By Molly Rubin
If there’s one thing I’ve learned while working as a bartender at the Five Horses Tavern, it’s that there is a beer out there for everybody. For those of us who don’t leave campus very often, it’s sometimes hard to remember that beer exists beyond the confines of frat party kegs and the 30-rack of Coors Light you keep in the back of your fridge. Craft beer taverns have become more and more popular in recent years, however; as bar-goers come to expect a higher standard in their ales and lagers, they are looking beyond the corporate grasp of Budweiser and Rolling Rock to beers that challenge their tastes and their expectations of what beer can be.
The Five Horses Tavern (located at 400 Highland Ave., where Sagra used to be), recently opened by Dylan Walsh, the former manager of Bukowski Tavern in Inman Square, features 36 constantly rotating drafts and 80 bottle brands. There is also a full bourbon bar, equipped with over 100 brown liquors. With two bars (one for drafts and the other for bourbon), five TVs, a massive beer cooler, and a mix of townies, beer nerds, and your average bar-goers, the Five Horses is a great place to spend a Saturday night. The menu features some awesome bar food with a modern twist. All the food is locally sourced, including plenty of vegetarian and vegan options, and everything on the menu is under $20. Go for the pork belly taco (1 for $5, 2 for $9)—it’s insanely tasty and a great compliment to a pint of beer.
Walsh’s main goal is for people who have never tried craft beer before to sit down, hang out, and find the brew that changes the way they feel about beer. He’s super friendly and loves talking to customers to find out what they like and how he can tailor his bar’s drafts and food to fit the needs of what people want to find in Davis Square. The Five Horses is the perfect place to try things you’ve never tried before, so come in, talk to a bartender, tell them what you like and what you don’t, and prepare to be wowed. Trust me—once you start drinking good beer, you won’t stop.
Right now is a great time to be a beer drinker, especially in Somerville. The opening of Five Horses is symptomatic of the growing popularity of craft beer that has consumed bar culture in recent years. Redbones has carved a name for itself in the local beer scene, with 28 awesome drafts to compliment its insane BBQ. The Foundry, which opened last year on Elm Street, is a nod to art deco old-world bars with 20 drafts and an extensive cocktail list. Great beer is only a Joey ride away.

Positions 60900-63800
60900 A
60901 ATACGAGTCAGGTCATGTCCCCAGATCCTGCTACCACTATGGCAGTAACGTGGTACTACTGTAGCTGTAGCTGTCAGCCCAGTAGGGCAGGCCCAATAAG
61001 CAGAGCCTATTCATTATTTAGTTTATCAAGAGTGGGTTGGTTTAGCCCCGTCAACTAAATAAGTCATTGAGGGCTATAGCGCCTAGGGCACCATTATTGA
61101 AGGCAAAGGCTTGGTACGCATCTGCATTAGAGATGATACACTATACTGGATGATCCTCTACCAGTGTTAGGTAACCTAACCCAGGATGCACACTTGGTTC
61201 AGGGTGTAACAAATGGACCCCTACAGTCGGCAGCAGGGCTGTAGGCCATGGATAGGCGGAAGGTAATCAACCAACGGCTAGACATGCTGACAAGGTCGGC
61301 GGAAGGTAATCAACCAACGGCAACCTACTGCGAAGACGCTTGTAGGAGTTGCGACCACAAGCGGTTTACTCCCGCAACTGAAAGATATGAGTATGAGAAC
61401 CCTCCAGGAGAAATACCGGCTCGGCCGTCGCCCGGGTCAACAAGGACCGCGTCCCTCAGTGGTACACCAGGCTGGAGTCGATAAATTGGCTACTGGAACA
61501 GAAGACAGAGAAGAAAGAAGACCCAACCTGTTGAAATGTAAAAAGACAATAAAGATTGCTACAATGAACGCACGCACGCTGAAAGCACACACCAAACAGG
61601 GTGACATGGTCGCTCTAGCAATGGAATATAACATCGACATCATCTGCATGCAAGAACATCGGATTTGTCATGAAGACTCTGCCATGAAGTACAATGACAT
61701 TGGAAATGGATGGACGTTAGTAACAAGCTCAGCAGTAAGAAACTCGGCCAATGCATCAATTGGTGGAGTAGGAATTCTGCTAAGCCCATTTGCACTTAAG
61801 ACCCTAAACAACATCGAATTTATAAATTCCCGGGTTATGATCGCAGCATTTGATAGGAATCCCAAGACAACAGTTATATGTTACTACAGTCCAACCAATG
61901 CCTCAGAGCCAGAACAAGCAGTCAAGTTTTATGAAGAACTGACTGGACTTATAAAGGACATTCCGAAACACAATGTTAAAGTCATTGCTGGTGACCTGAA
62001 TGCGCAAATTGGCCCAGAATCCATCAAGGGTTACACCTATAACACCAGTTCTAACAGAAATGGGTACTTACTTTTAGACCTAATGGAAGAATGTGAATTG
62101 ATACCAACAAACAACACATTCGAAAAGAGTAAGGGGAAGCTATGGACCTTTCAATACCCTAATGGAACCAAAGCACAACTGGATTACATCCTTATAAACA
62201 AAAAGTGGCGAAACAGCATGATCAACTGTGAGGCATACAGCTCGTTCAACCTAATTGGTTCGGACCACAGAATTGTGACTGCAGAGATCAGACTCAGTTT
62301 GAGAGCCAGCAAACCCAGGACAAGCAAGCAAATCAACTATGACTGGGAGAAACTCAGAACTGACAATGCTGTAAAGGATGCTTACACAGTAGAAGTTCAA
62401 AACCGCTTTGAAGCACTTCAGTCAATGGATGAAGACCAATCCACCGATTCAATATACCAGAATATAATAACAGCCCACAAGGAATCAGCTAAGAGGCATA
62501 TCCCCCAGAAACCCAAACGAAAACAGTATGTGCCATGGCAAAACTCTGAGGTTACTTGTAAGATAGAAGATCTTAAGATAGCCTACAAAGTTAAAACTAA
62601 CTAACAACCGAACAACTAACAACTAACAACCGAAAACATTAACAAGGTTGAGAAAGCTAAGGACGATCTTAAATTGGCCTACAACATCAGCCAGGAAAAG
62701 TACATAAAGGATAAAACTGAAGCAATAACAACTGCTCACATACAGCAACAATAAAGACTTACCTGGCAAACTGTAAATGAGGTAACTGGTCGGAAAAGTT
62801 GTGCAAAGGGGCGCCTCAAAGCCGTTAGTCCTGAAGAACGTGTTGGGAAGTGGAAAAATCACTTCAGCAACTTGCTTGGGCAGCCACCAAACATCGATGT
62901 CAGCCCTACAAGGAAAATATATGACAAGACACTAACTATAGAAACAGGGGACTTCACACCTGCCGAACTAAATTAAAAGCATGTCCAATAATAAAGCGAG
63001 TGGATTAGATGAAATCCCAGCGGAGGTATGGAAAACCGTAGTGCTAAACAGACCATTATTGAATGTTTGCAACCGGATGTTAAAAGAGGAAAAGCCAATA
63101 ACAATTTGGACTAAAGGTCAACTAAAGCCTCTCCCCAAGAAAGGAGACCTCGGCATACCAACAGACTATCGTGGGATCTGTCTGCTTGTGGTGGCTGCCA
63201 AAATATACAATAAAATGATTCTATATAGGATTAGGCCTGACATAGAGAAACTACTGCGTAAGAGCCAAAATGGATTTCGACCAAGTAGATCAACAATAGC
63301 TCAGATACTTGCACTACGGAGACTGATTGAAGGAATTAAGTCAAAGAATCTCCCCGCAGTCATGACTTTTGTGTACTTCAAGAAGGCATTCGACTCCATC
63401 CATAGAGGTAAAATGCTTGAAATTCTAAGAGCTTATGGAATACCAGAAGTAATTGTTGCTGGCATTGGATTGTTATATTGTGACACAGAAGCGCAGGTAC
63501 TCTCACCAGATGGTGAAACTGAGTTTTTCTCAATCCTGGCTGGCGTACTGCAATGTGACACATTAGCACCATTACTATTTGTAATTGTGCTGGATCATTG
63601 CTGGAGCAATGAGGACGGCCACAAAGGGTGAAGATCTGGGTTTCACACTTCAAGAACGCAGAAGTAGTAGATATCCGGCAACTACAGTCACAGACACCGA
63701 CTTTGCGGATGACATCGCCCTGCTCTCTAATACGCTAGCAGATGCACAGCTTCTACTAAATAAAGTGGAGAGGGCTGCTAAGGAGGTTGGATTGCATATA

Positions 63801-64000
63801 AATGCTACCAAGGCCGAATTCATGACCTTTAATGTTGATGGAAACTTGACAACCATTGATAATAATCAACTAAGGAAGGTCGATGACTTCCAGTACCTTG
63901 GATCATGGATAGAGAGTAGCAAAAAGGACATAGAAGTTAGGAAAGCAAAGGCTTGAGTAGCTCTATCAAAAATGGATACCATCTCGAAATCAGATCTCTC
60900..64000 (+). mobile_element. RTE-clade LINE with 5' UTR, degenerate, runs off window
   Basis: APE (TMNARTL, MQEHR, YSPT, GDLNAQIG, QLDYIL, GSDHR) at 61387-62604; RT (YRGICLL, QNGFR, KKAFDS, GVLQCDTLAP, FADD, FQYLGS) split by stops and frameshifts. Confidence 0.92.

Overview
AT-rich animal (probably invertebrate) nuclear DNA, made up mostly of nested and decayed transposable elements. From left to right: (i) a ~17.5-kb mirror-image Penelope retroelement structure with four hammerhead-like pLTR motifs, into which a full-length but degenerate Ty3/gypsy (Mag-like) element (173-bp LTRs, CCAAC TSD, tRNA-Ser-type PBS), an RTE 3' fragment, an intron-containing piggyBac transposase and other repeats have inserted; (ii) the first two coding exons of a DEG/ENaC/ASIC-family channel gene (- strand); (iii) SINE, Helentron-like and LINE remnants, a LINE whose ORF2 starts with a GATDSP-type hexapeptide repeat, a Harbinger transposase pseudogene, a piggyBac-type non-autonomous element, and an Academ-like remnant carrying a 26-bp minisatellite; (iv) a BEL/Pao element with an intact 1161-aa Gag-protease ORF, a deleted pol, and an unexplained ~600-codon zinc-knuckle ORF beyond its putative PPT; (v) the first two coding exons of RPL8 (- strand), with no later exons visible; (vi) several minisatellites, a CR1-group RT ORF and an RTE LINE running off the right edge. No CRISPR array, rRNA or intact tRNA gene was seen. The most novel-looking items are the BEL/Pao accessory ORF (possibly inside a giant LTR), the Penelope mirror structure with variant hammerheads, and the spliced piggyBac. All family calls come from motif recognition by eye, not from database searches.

After Prohibition ended, only about 300 breweries renewed their businesses. Between 1933 and 1982, the number of breweries actively brewing in the US reduced from around 700 down to about 50. The options for local and expertly crafted beer were slim to none. But as more and more people started brewing beer in small batches at home, the term “microbrew” came into existence, and has since evolved to “craft beer.” Homebrewing grew in popularity and quality. Those with a passion and a knack for making beers opened small breweries with a focus on quality and flavor. Now there are thousands of small and independent craft breweries in the US, and the trend keeps growing.
If you’re cold and looking for a beer to warm you up, why not try the creamy and smoky Murphy’s Irish Stout on a nitrogenated tap? Do you like light and crisp wheat beers? The Blanche de Bruxelles is a great import with a lemony taste and comes in its own personal glassware. Are IPAs your thing? Take the Avery Dugan A, an imperial with a bright hop taste and a sweet finish. I could go on forever, but the point is that you don’t have to resign yourself to the tasteless and bland flavor of corporate lagers that are so ubiquitous on college campuses.
I’ve been working at the Five Horses for two months, and I’ve already tried beers brewed with chocolate, pecans, clementines, Thai basil, and espresso, to name a few. I love it when a customer comes up to the bar and asks for a Bud Lite—if I can instead get them to try something new, something they’ve never heard of, then I’ve done my job right. Craft beers might not buy ads during the Super Bowl or be endorsed by celebrities and sports stars, but they are out there, and they’re quietly becoming the new standard for what beer can be.